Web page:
Luis Bueno
Thursday June 4th, 2009

Once again, Mexico will usher in a new era and again it will start with a World Cup qualifier. Much like last August, a new coach will debut in a qualifying game in charge of El Tri and he'll either be crowned the conquering hero or will leave many wondering why a change was made in the first place.

Perhaps the biggest difference between then and now is that Javier Aguirre has coached the Mexican national team before. Unlike Sven-Göran Eriksson, he knew plenty about the country and the Mexican league before he took over in April as manager for a second time.

Aguirre will jump into the fire quickly, as anything short of four points could be troublesome. If Mexico fails to beat either El Salvador on Saturday or Trinidad and Tobago next Wednesday, the finger will be pressed firmly on the panic button.

But there is hope. Aguirre is an accomplished coach who already pulled Mexico out of the abyss once. The roster is talented and focused, and players are fully aware of the stakes. There are some things, though, Aguirre should keep in mind to help smooth the transition into his upcoming matches.

Forget the hype; respect the statistics. José de Jesús Corona was a better goalkeeper than Guillermo Ochoa during the Clausura 2009 season. Tecos qualified for the Mexican league playoffs on the strength of Corona's goalkeeping, as he rescued his club many times. Ochoa's América squad failed to win a home game until the final week of the season, and by then it was too late to reach the playoffs. Ochoa's goalkeeping wasn't the only problem América faced, but it certainly wasn't a bright spot.

Perhaps Aguirre realized the uncertainty of the position by bringing in 36-year-old World Cup veteran Óscar Pérez. That may have been more of a call-up due to the state of the position than the talent of the two younger keepers. But it's clear the Oswaldo Sánchez era is over, and there needs to be a veteran presence to help usher in the new regime.

Corona, 28, should get his turn in goal against El Salvador and Trinidad. If things go well, he should have a chance at the CONCACAF Gold Cup next month. At this point, he provides Mexico's best option in goal.

Talented players don't always equate with strong leaders. For Mexico, leadership on the field has been a problem with some of the team's most talented players. Rafael Márquez has shown little to demonstrate that he deserves to wear the captain's armband. The injury that ruled him out of these upcoming qualifiers kept Aguirre from having to make a decision on whether or not to continue the Barcelona center back's captaincy.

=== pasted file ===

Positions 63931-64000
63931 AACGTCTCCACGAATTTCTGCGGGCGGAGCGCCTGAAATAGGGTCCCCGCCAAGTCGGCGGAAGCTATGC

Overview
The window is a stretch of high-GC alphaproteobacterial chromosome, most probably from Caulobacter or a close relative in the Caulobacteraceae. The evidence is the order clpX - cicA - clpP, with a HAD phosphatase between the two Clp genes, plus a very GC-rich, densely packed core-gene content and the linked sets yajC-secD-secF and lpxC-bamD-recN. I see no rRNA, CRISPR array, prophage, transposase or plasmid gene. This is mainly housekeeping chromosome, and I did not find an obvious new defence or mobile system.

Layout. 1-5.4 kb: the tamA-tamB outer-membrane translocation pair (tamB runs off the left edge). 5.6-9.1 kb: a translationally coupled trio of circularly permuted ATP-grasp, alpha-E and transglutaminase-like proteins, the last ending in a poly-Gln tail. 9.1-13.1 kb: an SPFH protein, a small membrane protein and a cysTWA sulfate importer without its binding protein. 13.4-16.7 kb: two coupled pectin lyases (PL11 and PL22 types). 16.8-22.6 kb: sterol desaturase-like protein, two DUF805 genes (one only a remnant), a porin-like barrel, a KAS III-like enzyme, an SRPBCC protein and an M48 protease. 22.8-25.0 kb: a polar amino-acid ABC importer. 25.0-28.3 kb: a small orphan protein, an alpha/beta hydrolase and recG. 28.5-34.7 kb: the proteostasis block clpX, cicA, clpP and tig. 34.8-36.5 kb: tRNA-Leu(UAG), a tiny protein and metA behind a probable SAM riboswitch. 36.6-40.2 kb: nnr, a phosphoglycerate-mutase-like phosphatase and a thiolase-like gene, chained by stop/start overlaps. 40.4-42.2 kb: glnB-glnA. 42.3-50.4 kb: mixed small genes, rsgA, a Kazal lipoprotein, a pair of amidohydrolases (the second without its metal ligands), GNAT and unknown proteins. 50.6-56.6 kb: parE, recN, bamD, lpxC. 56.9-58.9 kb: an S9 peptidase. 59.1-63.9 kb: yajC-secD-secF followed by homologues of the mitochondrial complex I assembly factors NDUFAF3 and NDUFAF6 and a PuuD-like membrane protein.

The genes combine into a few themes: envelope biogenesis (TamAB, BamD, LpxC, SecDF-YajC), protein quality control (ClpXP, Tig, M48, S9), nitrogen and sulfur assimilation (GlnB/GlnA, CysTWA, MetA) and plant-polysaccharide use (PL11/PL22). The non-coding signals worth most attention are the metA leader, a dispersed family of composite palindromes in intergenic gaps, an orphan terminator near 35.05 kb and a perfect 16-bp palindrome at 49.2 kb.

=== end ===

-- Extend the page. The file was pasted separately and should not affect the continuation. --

Carlos Salcido is another player who has collected more cards than he should. Another talented and accomplished player, the PSV defender sends the wrong message by chopping down opponents and receiving cards and suspensions. Perhaps that's where Carlos Vela is picking things up. The 20-year-old Arsenal star is suspended -- again -- for Saturday's game in El Salvador. Like his two European-based teammates, Vela is a talent, but has many more years before him. While he may develop into a strong player, he has not shown much humility on the field and has been punished with cards and suspensions as well.

Suspensions hurt Mexico in the Hexagonal as three key players weren't available in the opener in February against the U.S., while Márquez wasn't available for either of the last two qualifying games either. With injuries keeping defenders such as Ricardo Osorio and Leobardo López off the squad, depth is critical at this point, and players can't afford to damage that depth further with ill-advised cards.

Soccer isn't just about showing up with the right people and expecting to win. In 2001, Aguirre and Mexico were products of a perfect storm. Aguirre stepped in to take over a desperate situation, pulled out several talented but unknown players, quickly threw together a foundation and found success. Boosted by Cuauhtémoc Blanco's return from a knee injury, El Tri rode that wave to the '02 World Cup.

Things aren't quite as bad now as they were eight years ago, but much work remains before Mexico can live up to its own past and its own expectations. This situation has been created in part by the Mexican Football Federation (FMF) itself. By placing a lot of faith in, and then quickly souring on Hugo Sánchez, the FMF created a headache that Aguirre must cure.

The FMF threw millions of dollars away by sacking Sánchez and hiring Eriksson, but it also wasted valuable time that should have been spent further developing depth for qualifying. Sánchez had his own plan in terms of building a squad and transitioning out of Ricardo Lavolpe's stay, but that ended abruptly upon his sacking in March 2008. Eriksson used his own players and left others off the squad altogether during his eight-month tenure.

Aguirre has brought back some players who haven't been a part of the national team in several months, such as Francisco Javier Rodríguez, Blanco and Pérez. He did away with players who were key performers under Eriksson, such as Matías Vuoso and Leandro Augusto, and also brought in uncapped players such as Miguel Sabah and Luis Manuel Noriega.

This roster instability must change quickly if Mexico expects not only to qualify for the 2010 World Cup but also build a solid and deep roster for the short- and long-term.

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